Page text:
While I’ve listed this as number 2, it really can and probably should be used way more often, simply for the spinal decompression effects, its a nice way to end any training session or simply get a good stretch.
The rider is if the lats, thoracolumbar fascia and / or neck extensors are over tight, you may experience pain symptoms. If this is you, don’t to this step. I recommend getting a handle on these problems prior to continuing on your pull up progress. Thegoa after all isn’t just getting good at an exercise, but to to be able glean the benefits of the exercise and become fitter and stronger in the process.
Work up to 30 second hangs, 3 sets with 30 second breaks. Over time aim to achieve >60s in a single hang.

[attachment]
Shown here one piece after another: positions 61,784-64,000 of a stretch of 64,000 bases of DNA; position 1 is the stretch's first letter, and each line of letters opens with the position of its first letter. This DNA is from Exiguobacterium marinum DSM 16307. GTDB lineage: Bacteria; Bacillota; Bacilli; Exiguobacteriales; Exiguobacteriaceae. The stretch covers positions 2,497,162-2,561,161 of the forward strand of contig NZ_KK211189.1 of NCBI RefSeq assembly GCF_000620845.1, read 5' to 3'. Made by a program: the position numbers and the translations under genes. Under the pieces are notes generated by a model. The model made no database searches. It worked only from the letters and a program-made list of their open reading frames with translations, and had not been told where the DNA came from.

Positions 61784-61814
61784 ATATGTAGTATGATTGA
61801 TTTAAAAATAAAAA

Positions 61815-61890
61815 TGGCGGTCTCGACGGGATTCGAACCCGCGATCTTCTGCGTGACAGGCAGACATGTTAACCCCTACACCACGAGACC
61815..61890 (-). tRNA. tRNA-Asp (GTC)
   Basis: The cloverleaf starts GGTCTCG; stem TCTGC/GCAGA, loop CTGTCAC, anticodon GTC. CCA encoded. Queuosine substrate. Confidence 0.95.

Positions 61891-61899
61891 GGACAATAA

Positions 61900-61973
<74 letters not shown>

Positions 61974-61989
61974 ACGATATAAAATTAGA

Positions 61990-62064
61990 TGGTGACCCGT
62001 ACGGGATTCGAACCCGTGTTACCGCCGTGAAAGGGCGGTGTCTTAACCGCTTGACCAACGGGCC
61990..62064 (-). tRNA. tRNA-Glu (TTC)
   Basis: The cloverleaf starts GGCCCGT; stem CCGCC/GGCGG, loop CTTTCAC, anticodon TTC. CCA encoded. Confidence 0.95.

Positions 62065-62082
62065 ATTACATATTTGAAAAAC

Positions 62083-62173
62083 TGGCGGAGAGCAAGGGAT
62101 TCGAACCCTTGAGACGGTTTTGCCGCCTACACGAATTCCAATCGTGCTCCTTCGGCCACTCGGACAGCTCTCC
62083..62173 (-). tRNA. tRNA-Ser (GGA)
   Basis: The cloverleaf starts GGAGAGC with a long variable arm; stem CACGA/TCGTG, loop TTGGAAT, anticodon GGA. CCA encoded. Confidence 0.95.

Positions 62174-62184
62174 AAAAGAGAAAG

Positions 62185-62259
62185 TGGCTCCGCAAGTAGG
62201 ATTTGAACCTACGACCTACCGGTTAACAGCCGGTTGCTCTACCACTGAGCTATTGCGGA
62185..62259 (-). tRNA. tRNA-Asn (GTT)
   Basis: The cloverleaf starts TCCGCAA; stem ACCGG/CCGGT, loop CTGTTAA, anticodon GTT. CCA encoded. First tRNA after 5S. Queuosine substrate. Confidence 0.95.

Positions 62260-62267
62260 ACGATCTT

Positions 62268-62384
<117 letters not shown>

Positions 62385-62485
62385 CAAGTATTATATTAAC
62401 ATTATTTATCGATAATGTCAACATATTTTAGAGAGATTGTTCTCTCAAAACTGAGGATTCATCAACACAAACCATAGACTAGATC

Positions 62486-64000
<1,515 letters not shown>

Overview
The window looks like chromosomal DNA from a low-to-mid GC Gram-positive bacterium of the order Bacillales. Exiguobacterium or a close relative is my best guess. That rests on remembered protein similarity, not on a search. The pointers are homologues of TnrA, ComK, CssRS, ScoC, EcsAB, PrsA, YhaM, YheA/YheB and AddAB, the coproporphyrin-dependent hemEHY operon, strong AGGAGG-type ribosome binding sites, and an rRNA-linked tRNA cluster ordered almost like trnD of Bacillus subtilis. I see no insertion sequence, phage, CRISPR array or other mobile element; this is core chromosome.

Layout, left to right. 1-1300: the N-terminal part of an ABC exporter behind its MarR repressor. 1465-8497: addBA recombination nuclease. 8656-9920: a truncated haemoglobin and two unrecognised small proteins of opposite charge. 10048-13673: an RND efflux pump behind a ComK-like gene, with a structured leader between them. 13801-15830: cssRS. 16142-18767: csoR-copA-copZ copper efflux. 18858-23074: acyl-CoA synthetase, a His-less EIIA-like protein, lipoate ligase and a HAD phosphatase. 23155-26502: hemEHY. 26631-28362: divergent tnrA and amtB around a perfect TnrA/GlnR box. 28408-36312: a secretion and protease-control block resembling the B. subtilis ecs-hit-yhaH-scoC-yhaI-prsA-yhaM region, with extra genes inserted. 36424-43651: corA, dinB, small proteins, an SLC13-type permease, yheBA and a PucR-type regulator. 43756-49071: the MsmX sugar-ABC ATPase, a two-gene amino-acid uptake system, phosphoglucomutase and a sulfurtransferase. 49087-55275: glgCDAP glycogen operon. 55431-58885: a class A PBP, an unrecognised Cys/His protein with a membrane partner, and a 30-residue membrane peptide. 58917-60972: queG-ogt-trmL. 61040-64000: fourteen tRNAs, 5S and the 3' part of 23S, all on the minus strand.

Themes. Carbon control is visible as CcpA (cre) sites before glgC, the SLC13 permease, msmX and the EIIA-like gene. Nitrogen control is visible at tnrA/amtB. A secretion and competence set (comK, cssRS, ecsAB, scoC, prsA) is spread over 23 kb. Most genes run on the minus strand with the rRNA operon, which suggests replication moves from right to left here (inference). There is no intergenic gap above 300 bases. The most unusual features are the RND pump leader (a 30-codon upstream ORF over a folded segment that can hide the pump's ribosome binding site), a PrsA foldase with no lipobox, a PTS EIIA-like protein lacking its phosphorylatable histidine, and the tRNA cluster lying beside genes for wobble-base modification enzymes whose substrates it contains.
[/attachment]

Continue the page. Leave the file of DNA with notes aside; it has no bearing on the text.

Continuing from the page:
3: Active Hang If the passive hang is relaxed with the shoulders right up by the ears (think shrugged), then the active is the opposite, shoulder blades pulled back and down as far as they’ll go so the chest lifts out (think military attention stance)
If the passive hang was giving pain symptoms, this may potentially alleviate them, but still, get checked.
Recommendations same as the passive hang.
4: Active to Passive aka Hanging Scaps Now we have established and developed strength in both the passive (bottom position) ad active (top of first pull), it’s time to join the dots. From the passive hang, engage and pull with the scapula until you achieve the active position, do NOT bend the elbows at any point . Pause at the top for up to 3 seconds before lowering with control to the passive position. As soon as you reach the bottom position initiate the next rep. Move smoothly with control at all times with this drill, as soon as quality drops, terminate the set.
Aim for 3 sets of ten reps, each rep with a 3 second pause at the top (active) position